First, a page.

• The range of the possible varactor values of the parasitics limits the steering/shaping capabilities of the antenna.

In this paper, several geometries and inter-element distances were investigated. The varactor load range was selected to be feasible and implementable ([5,5]). For simplicity, all antenna elements were assumed identical. The design of the ESPAR for the investigated use case is based on the following objectives:

• To be able to provide a large set of available radiation patterns;

• To consist of simple half-wavelength dipole elements, that considerably simplify the analysis - and avoid complicated EM solvers. Nevertheless, the dipoles are not considered ideal for aerial communications due to their constraint support over the elevation plane;

• To be able to provide significantly increased beamwidth over the elevation plane despite the fact that it consists of simple dipoles;

• With a pair of tilted ESPARs at the GS, to be able to provide full support over the circular sector covered by the GS, i.e., it is able to reconfigure in order to track a UAV moving at any possible angle φ(0,π),θ(0,π2), assuming that the antenna orientation is towards φ=π/2. It is noted that more RF chains can be added in a straightforward fashion, so that performance can be improved. However, a significant benefit of the ESPAR is that a small number of RF chains is sufficient to outperform conventional schemes with many actives. As an example, it is shown that two RF chains are enough to outperform conventional 8-element beamformers;

• To offer significant gain and directivity to a wide range of angles at both azimuth and elevation planes, and in conjunction to the previous point, to be able to reconfigure the pattern and provide gain greater than the maximum of the plain λ/2 dipole (2.15 dB) at all probable angles - even for θ=0.

Several ESPAR antenna geometries were tested through simulation in terms of directivity, beam steering support and flexible beamwidths. The geometry of the ESPAR antenna that was able to fulfill all the requirements is presented in Figure 6, while the element coordinates are provided in Table 1, where d=λ/4. All elements are λ/2-dipoles.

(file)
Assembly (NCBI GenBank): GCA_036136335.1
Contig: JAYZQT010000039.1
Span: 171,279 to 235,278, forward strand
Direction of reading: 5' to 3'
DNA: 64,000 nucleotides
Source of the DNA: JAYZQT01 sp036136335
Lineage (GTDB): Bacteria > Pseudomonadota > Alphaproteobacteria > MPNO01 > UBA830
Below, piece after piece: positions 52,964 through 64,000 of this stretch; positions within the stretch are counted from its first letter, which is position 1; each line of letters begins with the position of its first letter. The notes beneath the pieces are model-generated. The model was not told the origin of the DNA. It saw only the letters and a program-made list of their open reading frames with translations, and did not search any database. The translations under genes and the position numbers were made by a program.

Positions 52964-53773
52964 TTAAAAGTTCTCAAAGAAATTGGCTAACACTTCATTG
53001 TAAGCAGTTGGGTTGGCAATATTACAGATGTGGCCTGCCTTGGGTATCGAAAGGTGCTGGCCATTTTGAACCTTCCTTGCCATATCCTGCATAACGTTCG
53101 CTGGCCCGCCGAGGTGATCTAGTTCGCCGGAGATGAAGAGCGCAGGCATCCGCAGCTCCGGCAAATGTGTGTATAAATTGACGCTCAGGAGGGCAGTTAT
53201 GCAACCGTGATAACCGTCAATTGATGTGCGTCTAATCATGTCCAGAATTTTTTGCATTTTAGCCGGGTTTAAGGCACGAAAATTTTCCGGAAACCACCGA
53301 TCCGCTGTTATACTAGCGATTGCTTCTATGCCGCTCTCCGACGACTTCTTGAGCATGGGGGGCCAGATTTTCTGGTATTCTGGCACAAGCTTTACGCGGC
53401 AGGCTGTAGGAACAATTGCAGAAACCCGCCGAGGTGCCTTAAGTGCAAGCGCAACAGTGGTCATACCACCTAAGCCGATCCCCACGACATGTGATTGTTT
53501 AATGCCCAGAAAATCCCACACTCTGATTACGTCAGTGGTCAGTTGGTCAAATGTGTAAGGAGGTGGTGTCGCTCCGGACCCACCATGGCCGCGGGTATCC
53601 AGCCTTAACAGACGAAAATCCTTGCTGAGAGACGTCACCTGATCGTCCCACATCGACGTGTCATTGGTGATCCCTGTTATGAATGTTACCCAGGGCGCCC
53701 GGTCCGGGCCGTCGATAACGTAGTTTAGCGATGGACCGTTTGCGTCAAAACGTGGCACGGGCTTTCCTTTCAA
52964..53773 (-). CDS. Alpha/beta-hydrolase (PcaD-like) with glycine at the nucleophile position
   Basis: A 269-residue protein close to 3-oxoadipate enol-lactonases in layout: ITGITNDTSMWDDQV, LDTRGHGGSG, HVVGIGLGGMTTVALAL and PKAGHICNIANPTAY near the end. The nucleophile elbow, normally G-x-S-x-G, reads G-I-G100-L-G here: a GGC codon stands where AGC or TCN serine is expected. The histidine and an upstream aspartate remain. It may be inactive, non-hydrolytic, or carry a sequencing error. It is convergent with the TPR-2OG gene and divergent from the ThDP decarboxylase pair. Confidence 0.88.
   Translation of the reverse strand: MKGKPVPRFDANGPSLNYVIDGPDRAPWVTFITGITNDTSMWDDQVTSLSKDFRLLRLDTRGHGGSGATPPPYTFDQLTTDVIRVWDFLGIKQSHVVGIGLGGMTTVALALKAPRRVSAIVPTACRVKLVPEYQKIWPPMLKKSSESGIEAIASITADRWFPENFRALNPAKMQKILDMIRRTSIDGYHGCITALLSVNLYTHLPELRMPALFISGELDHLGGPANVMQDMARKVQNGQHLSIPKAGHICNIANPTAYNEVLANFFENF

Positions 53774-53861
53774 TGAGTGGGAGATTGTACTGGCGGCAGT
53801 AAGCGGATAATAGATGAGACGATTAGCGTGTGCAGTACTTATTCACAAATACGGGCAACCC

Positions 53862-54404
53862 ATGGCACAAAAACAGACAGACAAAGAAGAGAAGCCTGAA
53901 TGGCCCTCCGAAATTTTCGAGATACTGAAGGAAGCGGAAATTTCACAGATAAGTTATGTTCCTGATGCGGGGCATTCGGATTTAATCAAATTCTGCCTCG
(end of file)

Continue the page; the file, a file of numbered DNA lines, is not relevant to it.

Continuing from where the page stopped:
FIGURE 6. The ESPAR geometry (single active, 11 parasitics) designed for aerial communications. The active element is in red color.


TABLE 1. Cartesian coordinates of the antenna elements using the active as reference.

The following notes can be made on the designed ESPAR:

• The antenna is implemented with the objective to provide improved directivity over the range θ[0,π). Thus, the majority of passive elements is placed “behind” the active, in order to use them as reflectors and as a tracking mechanism.

• A single passive is placed “in front” of the active (Element # 4). The role of this element is to balance the generated patterns more accurately to the targets, and also provide limited but substantial support over the range θ[π,2π).

• The elements are placed in three vertical layers over a parallelepiped grid. Co-linear placement of the elements improves the elevation plane support of the generated patterns.

Despite our attempt to design an array with optimized directivity over the elevation plane, the vertical dipole elements cannot generate patterns to provide significant gain at low θ angles. In order to tackle this drawback at the GSs, the assumed ESPARs are positioned according to the layout presented in Figure 7. Based on this layout, the two ESPARs are placed vertically, while the distance D between them is several wavelengths. The two antennas are tilted (on z-axis) by two different angles θA and θB. The relatively high separation distance D ensures spatially uncorrelated reception by the two arrays, while the assumption for common shadowing remains valid. The tilt angles are chosen so that 1) they ensure full support over the circular sector of interest; 2) maximize gain and directivity at the range of angles where the UAVs are expected to operate.


FIGURE 7. The layout of the two ESPARs at the GS.

An example of the performance of the antenna is given in Figure 8A and Figure 8B. In this example, we assume a sole cluster of K=10 scatterers located near the direction (φ=π/4,θ=π/4). The azimuth orientation of the two antenna arrays is towards φ=π/2, the separation distance was set to D=3λ and the tilts were θA=π/4 and θB=π/12. The channel for each ESPAR is calculated by (21), taking also into account the phase difference due to the separation of the arrays by D.


FIGURE 8. 1) Selected patterns for each ESPAR and combined pattern for a cluster of scatterers at (φ=π/4,θ=π/4) - Azimuth plane (in dB), 2) Selected patterns for each ESPAR and combined pattern for a cluster of scatterers at (φ=π/4,θ=π/4) - Elevation plane (in dB).

The beamforming algorithm (analyzed in Subsection 4.2) is then used in order to select the patterns for SNR maximization towards the specific direction. The reception is concluded with maximal ratio combining (MRC) of the received signals from the two active elements of the arrays. In case more active elements are used, MRC is performed over the available set Figure 8A presents the resulted radiation patterns at the azimuth plane, while Figure 8B presents the patterns at the elevation plane. It becomes clear, that the beamformers clearly concentrate the beams towards the specific direction at the best of their ability. Due to the difference in the array tilts, Antenna A is dominating the specific link and the overall gain of the combined reception exceeds 7 dB.